Alphabet is working on a drone-tracking system that will help manage traffic in the skies
It’s not hard to imagine a future where thousands of drones are zipping past us, mapping our smart cities and delivering (..
pizza?) packages. As this dream inches ever closer to reality, startups are focusing their energy on a related challenge – Drone traffic control system. As more and more drones take to the skies, it’s important to dynamically route them not only among other drones but also manned aircraft and other dynamically changing events.
Earlier last week, Project Wing – Alphabet Inc’s moonshot organization that is working on autonomous drones announced that there are testing a new system to manage traffic in the skies together with the FAA in the United States (Read: Project Wing UAS Air Traffic Management System).
UAS Air Traffic Management System
Managing and dynamically routing drones is definitely a task for automated systems and a robust solution for managing air traffic is going to be critical if drones are to be allowed to fly Beyond Line Of Sight.
In addition to routing drones, if necessary, Air traffic management systems like the one designed by Project Wing have to also be able to notify Drone pilots about changes in their flight plan, information about no-fly zones and safety-sensitive areas (forest fires, etc).
Project Wing was taking part in the tests convened by NASA and the FAA in the United States to explore how to manage drone traffic, at the FAA test site in Virginia Tech.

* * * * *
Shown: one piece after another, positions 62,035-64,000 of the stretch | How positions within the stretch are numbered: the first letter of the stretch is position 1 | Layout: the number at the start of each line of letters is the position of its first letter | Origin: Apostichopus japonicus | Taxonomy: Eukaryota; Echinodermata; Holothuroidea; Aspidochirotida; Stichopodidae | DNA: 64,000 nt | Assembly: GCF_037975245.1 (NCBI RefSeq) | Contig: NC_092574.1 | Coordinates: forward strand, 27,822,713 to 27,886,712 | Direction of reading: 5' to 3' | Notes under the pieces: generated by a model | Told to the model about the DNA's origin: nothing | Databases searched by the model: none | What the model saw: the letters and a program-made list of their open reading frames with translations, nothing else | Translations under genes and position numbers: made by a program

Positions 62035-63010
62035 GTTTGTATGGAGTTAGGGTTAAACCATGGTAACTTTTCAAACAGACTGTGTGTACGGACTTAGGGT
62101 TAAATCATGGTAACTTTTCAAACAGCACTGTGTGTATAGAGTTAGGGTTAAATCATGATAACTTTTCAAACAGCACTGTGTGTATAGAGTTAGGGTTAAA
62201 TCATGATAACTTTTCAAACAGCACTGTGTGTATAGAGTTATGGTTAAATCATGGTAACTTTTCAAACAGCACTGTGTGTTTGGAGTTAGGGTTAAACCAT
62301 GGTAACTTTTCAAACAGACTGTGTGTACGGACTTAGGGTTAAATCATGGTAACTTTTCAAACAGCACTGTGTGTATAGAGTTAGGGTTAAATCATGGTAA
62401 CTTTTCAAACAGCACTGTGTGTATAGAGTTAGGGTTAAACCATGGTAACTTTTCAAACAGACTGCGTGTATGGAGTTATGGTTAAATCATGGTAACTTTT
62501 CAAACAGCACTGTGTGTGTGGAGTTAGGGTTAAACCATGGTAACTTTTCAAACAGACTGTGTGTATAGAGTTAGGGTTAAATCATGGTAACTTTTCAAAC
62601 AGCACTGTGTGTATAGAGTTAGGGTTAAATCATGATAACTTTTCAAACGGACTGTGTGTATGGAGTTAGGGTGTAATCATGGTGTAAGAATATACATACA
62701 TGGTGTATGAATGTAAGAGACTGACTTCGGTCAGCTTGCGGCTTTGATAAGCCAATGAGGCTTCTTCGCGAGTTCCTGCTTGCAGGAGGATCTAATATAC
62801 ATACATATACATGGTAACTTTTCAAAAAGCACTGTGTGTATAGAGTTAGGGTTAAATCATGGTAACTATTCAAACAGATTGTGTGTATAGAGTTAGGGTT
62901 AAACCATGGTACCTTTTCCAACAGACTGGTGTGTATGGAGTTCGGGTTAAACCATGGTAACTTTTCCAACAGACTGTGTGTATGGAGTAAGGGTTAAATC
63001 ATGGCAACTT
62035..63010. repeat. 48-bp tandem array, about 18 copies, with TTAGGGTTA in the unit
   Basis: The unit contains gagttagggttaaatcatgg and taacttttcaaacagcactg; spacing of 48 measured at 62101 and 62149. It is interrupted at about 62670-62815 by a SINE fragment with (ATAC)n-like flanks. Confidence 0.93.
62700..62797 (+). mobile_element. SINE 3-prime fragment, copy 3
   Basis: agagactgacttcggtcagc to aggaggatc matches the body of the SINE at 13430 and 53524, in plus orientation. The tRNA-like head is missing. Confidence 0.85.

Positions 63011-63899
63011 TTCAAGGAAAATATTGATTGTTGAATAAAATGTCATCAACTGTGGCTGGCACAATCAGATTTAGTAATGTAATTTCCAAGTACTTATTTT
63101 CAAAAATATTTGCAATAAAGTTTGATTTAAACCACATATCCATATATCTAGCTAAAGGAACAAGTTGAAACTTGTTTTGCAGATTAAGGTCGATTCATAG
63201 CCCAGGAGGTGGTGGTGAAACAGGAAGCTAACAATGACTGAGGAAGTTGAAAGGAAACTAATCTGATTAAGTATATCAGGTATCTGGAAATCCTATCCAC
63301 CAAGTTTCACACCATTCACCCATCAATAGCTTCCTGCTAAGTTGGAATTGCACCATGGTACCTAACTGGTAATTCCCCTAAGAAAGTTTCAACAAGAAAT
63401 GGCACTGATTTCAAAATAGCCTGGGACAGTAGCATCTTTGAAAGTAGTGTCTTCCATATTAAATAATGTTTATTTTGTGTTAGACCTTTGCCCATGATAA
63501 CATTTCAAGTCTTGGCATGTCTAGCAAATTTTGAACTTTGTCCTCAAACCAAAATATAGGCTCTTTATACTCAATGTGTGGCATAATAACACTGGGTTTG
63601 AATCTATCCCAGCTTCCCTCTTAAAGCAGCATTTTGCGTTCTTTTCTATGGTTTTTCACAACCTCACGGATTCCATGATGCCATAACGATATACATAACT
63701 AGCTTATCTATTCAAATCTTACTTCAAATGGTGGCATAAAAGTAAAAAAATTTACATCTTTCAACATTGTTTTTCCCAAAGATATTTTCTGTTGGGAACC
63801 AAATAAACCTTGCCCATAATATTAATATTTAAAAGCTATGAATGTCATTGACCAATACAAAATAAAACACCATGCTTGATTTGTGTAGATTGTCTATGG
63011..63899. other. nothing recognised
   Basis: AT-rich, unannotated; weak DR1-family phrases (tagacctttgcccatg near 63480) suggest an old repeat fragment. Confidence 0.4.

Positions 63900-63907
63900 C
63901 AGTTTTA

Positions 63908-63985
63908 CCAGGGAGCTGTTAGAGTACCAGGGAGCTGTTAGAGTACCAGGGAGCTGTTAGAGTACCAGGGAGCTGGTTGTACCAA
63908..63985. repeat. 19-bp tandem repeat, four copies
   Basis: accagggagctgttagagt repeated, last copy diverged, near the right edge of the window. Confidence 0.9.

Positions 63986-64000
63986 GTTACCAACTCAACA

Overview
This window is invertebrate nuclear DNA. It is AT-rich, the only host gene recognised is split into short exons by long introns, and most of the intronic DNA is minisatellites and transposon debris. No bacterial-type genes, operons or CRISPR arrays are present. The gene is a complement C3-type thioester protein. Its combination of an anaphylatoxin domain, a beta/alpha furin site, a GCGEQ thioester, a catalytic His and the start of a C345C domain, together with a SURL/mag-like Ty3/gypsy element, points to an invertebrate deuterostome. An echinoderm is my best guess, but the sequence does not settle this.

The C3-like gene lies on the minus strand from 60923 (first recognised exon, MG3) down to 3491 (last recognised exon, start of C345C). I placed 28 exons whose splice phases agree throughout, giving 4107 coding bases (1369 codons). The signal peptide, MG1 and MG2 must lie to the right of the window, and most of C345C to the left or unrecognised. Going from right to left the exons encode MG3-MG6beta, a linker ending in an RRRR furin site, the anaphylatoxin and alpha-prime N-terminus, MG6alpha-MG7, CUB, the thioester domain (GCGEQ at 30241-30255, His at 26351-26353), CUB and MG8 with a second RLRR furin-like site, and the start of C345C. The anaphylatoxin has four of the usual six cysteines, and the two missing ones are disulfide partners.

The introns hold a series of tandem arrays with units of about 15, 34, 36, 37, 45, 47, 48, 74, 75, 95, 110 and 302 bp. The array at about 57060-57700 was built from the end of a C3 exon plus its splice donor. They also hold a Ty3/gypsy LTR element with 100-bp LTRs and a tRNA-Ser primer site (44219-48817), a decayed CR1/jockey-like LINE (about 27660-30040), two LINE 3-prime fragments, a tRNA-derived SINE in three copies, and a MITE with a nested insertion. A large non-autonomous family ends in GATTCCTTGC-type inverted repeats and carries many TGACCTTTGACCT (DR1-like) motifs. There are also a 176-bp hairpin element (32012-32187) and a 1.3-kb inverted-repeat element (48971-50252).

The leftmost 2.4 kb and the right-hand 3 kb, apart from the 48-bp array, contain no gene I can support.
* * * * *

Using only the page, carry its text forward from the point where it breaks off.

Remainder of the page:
Who else is working on this?
Compromising creativity for user friendliness in ArcGIS
The ArcGIS innovations of Story Maps and Open Data sites are becoming a popular mainstay in organizational methods to display geographic data. They utilize sleek, interactive designs that are best suited for touchscreen devices, often appealing to a wider audience than most standard website mapping applications. However, while there are benefits to using these formats, there are some drawbacks to keep in mind when conveying data for individual or organizational purposes.
The absence of direct coding in Story Maps serves to be a strong drawback. Customization is incredibly limited, sacrificed for greater usability. While helpful for those first approaching story maps, users will eventually find themselves creating applications that all look reminiscent of each other. The limited scope of customization in regards to font choices and colors also serve to impede users from making these applications as unique as they could be. It’s also a cause of inconsistent organizational branding between applications.
Open Data sites, while allowing direct editing of some code, still confine users to widgets. In this regard, they fall into the same issue as Story Maps – all sharing a distinct “top to bottom” display. After creating several of these sites, these similar attributes make them recognizable as products of ArcGIS Online, but not of individual users. Organizations can’t individualize their data in a distinct, recognizable way. Ultimately users are limited by both widgets and the limitations of Markdown.
Even some simplistic features, such as creating galleries of data sets, are impeded by a stringent grid. Users are given arrows that allow sets to move by a fixed amount and – when paired with several other data sets – can lead to information being condensed in a near unreadable format.
The iframe widget tends to cause similar issues with the incorporation of Story Maps, sometimes leading to strange transition between desktop and mobile usage. While these issues are remedied with relative ease, the existence of flaws in these applications – ones meant to be intuitive at the loss of direct code editing – make them exceedingly noticeable.
Bringing in motion graphics seen in After Effects, audio tracks from Audition, or incorporating the layout customization of InDesign could allow for options that these features can’t currently provide. For now, these services remain user-friendly, but ultimately lacking in creative options to engage audiences and convey data.